(Sam reviews Lewis Colburn’s recently-closed show at Napoleon gallery, with work that raises issues about the role of the artist in society.)
The works of Lewis Colburn defy easy categorization, but they are generally concerned with storytelling and conceptions of history and truth; and Colburn seems to see art as a playful way to stimulate viewers’ imaginations. His latest installation, The Noble Amateur, presses deceptions on the viewer, such as man-made works that mimic natural growth, and hand-made pieces that resemble found objects, but noticing these tricks is part of the fun. The artist recently joined the member gallery, Napoleon, and this month the gallery hosted The Noble Amateur, which closed Oct. 20. The installation felt tailored to Napoleon’s gallery space itself — mini-works with large imaginative appeal for a mini-gallery with large aspirations.
Historical journey into the Enlightenment
The Noble Amateur presents viewers with a historical and imaginative journey — from one perspective, it could be a view into the world of an 18th-century British gentleman living in the colony of Pennsylvania, juxtaposed with the hardscrabble life of a nearby pumpkin farmer. It could also be a playhouse full of props and sets for a child’s performance.
Each of the three segments of the installation was conceived separately, according to Colburn, but the three blend together into one attitude, atmosphere and idea. “Centennial (American Still Life)”(above) looks like the inside of a fort where a soldier/artist (represented only by a jacket draped on the piece) has been stationed with toy guns and several buckets of paint.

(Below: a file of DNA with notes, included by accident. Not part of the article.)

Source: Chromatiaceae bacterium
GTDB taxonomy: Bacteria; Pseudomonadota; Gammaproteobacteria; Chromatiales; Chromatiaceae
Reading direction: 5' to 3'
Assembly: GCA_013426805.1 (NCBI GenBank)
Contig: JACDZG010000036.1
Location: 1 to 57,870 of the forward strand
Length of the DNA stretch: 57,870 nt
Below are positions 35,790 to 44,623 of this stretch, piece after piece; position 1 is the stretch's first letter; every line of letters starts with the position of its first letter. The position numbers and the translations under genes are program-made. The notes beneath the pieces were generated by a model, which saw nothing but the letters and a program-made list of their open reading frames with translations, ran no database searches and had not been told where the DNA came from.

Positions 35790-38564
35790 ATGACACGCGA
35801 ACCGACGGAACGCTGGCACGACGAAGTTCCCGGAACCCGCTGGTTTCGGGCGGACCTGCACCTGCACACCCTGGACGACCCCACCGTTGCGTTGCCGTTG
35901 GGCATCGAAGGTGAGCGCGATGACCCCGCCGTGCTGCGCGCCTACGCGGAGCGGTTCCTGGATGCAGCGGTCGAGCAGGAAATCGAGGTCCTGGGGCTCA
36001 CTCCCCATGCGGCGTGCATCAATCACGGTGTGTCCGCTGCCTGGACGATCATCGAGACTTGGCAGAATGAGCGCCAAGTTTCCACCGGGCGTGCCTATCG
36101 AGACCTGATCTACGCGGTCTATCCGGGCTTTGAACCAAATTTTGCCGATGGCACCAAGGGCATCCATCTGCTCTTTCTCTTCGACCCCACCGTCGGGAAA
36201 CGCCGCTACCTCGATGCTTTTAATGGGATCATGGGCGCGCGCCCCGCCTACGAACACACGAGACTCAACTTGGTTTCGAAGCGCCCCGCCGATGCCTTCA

A farming reference with a hint of the tinkerer
In “Untitled (Bachelor Farmer Signal Tower)” several plastic pumpkins of different colors lie under a heat lamp hanging from a tower with a loudspeaker and beacon on top. Also hanging from the tower is a pair of overalls, which look store-bought but which Colburn actually sewed from scratch. It is unclear how the bachelor farmer’s work of vegetable production is related to this seeming alarm system, but the piece adds the idea of an element of danger to what seems like an agricultural experiment to produce multicolored pumpkins.
An unfinished finished piece
The third component, “The Loft (A Year’s Unfinished Thoughts),” is filled with leftover items from Colburn’s studio that speak to the other two pieces in this installation. While the visibility of these objects is somewhat obstructed by their placement up high on the wall, the objects look like works in progress, including an unfinished moon and more molded vegetables.
What ties everything together in The Noble Amateur is the shelf of “unfinished thoughts,” the exposed look into the random objects that have beauty for the potential imaginative journeys they only hint at. This loft is both a surrender by Colburn of the privacy that surrounds his studio practice, and a bold declaration that this nominally “unfinished” loft, which is partly obscured in its presentation, is actually a finished piece of work.
As Darcy van Buskirk wrote in her exhibition essay on this show, Colburn’s concept of a “noble amateur” is drawn from the Enlightment-era term for aristocratic individuals who relied on their education and positions of personal wealth to devote intense effort to scientific inquiry. Colburn’s use of the figure of “The Noble Amateur” could be a dig at contemporary artists who resemble these aristocrats, or it could be a more personal expression of his own mixed feelings about artistic labors. Perhaps, as “Centennial (American Still Life)” seems to suggest, Colburn sees the artist as a soldier barricaded from the outside world, with only the tools of the trade to defend himself.
“The Noble Amateur” was up at Napoleon from Oct. 4 to Oct. 20. Click here to read the exhibition essay by Darcy Van Buskirk.